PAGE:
Australia’s red meat industry groups have released a joint statement congratulating the Australian and Japanese Governments on the signing today of the Japan Australia Economic Partnership Agreement (JAEPA) in Canberra.
The red meat industry will soon realise significant benefits as a result of the agreement, the joint statement from the Australian Lot Feeders Association, the Australian Meat Industry Council, the Cattle Council of Australia, the Red Meat Advisory Council and the Sheepmeat Council of Australia said.
“We wish to congratulate the Governments of Japan and Australia for securing deeper economic interdependence in what is a win-win outcome for both countries,” Australian Beef Industry Japan EPA Taskforce chairman Lachie Hart said.
“Independent modelling suggests the JAEPA will benefit Australian beef export sales to the tune of $5.5 billion over 20 years and thereby deliver an increase in the annual gross value of Australian beef production by up to 7pc,” Mr Hart said.
Under the JAEPA the tariffs on frozen Australian beef entering Japan will drop from 38.5pc to 19.5pc over 18 years (involving an 8pc cut in year 1), while the tariffs for chilled beef will fall from 38.5pc to 23.5pc over 15 years – including a 6pc cut in year 1.
“This represents a very positive change to the long established trading environment with Japan and will provide Australian beef with a useful preferential tariff advantage over other imported beef suppliers into the market.”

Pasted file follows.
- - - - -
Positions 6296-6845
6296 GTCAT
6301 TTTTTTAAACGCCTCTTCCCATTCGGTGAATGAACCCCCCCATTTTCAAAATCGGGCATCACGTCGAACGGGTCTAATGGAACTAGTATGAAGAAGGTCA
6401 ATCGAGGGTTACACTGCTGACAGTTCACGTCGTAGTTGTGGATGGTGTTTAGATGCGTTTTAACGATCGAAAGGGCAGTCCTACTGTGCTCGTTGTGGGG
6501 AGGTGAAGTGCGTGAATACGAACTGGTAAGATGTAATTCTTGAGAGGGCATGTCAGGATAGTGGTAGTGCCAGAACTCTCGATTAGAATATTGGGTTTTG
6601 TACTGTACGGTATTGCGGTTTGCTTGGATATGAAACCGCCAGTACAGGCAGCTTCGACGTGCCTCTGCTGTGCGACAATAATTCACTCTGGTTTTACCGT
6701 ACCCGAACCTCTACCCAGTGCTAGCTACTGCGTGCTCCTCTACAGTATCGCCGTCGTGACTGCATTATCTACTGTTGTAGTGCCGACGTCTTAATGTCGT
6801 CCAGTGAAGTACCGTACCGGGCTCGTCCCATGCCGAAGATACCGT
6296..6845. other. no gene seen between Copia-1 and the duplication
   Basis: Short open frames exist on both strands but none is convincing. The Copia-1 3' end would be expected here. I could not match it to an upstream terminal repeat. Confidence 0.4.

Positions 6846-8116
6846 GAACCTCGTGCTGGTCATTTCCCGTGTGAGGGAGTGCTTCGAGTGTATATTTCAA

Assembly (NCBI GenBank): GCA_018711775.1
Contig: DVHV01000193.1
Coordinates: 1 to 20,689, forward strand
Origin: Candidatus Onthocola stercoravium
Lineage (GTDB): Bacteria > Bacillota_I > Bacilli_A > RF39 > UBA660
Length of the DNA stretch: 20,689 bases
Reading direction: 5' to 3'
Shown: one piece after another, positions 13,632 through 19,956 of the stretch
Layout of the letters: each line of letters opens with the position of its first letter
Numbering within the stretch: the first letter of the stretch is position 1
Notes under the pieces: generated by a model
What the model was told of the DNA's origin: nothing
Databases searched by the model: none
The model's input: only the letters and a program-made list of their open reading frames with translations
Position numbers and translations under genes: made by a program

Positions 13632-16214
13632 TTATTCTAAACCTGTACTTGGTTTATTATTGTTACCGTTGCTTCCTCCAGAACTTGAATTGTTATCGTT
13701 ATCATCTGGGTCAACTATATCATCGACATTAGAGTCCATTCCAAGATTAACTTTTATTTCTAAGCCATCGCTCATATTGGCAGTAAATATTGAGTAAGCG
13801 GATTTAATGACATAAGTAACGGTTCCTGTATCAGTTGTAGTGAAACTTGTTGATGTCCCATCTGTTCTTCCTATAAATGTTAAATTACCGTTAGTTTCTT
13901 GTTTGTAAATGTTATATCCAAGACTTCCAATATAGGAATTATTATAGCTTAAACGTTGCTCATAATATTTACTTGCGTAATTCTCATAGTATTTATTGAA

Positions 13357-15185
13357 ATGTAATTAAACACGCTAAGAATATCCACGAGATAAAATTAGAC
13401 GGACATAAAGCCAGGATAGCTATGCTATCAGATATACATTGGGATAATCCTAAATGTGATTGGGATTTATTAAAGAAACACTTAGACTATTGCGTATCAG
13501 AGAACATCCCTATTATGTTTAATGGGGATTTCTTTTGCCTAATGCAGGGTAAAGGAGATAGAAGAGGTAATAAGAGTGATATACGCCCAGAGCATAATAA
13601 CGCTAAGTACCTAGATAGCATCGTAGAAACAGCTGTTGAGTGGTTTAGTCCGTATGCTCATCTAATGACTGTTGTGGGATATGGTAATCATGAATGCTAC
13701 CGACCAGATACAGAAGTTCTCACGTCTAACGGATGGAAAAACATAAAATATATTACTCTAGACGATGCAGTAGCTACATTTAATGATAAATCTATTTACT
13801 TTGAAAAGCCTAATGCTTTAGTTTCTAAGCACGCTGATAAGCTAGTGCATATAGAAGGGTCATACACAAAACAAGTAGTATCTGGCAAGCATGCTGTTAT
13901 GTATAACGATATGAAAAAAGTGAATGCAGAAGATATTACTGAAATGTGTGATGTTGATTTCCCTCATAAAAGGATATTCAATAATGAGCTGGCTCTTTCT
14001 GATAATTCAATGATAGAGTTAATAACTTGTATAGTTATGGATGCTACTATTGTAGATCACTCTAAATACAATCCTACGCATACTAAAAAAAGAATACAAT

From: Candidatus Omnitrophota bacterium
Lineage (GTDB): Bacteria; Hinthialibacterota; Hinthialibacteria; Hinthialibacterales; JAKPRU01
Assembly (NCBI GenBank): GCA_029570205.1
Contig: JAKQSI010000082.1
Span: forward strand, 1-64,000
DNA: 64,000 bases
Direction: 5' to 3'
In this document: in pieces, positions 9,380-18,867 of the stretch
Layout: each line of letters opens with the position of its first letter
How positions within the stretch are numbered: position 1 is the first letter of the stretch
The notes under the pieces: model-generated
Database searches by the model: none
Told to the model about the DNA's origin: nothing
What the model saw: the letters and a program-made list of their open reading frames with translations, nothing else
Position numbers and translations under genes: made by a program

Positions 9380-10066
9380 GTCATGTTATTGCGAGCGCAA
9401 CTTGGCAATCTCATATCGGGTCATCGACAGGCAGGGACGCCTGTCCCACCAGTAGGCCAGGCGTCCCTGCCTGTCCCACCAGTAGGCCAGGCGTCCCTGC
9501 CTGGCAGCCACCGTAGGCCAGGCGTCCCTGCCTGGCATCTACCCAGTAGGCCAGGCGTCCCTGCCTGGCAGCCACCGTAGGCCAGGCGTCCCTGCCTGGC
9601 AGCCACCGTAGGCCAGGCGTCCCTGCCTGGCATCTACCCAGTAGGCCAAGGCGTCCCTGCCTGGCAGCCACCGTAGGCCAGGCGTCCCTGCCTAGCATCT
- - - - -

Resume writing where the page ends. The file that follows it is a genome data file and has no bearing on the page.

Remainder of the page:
The agreement will also ultimately advantage other components of the supply chain, with Japanese consumers being beneficiaries via the alleviation of part of the ¥54.8 billion (A$590 million) per annum import tariff burden on Australian beef prices.
“This will not only improve the affordability of Australian beef for Japanese consumers but will also help stimulate overall demand for beef – both domestically produced and imported,” Mr Hart said.
In addition to the benefits for beef, the binding of sheepmeat tariffs at zero provides certainty for this burgeoning trade, while the tariff reductions applicable to offal and further processed meat products will provide Australia with preferences in a market characterised by increasing competitive pressure.
Following today’s signing of the JAEPA, the detailed outcomes will be released – thereby allowing both countries to subject the agreement to their respective parliamentary approval processes before it subsequently enters into force.
“It is hoped, however, that the signing of the JAEPA will only be the forerunner of further trade enhancing agreements between our two countries.”
“Our industry continues to seek the elimination of all global import tariffs – including those which Japan will maintain on our products. Additional trade reform with Japan, involving potential gains from the current Trans-Pacific Partnership and Regional Comprehensive Economic Partnership negotiations, will be vigorously pursued.”
Australia’s red meat industry employs approximately 200,000 people in the farming, processing and retail sectors and contributes A$17 billion to Australia’s economy each year. Japan is Australia’s largest beef export customer in volume and value terms, taking 26pc (288,795 tonnes) of all beef exported in 2013 worth $1.4 billion in export returns.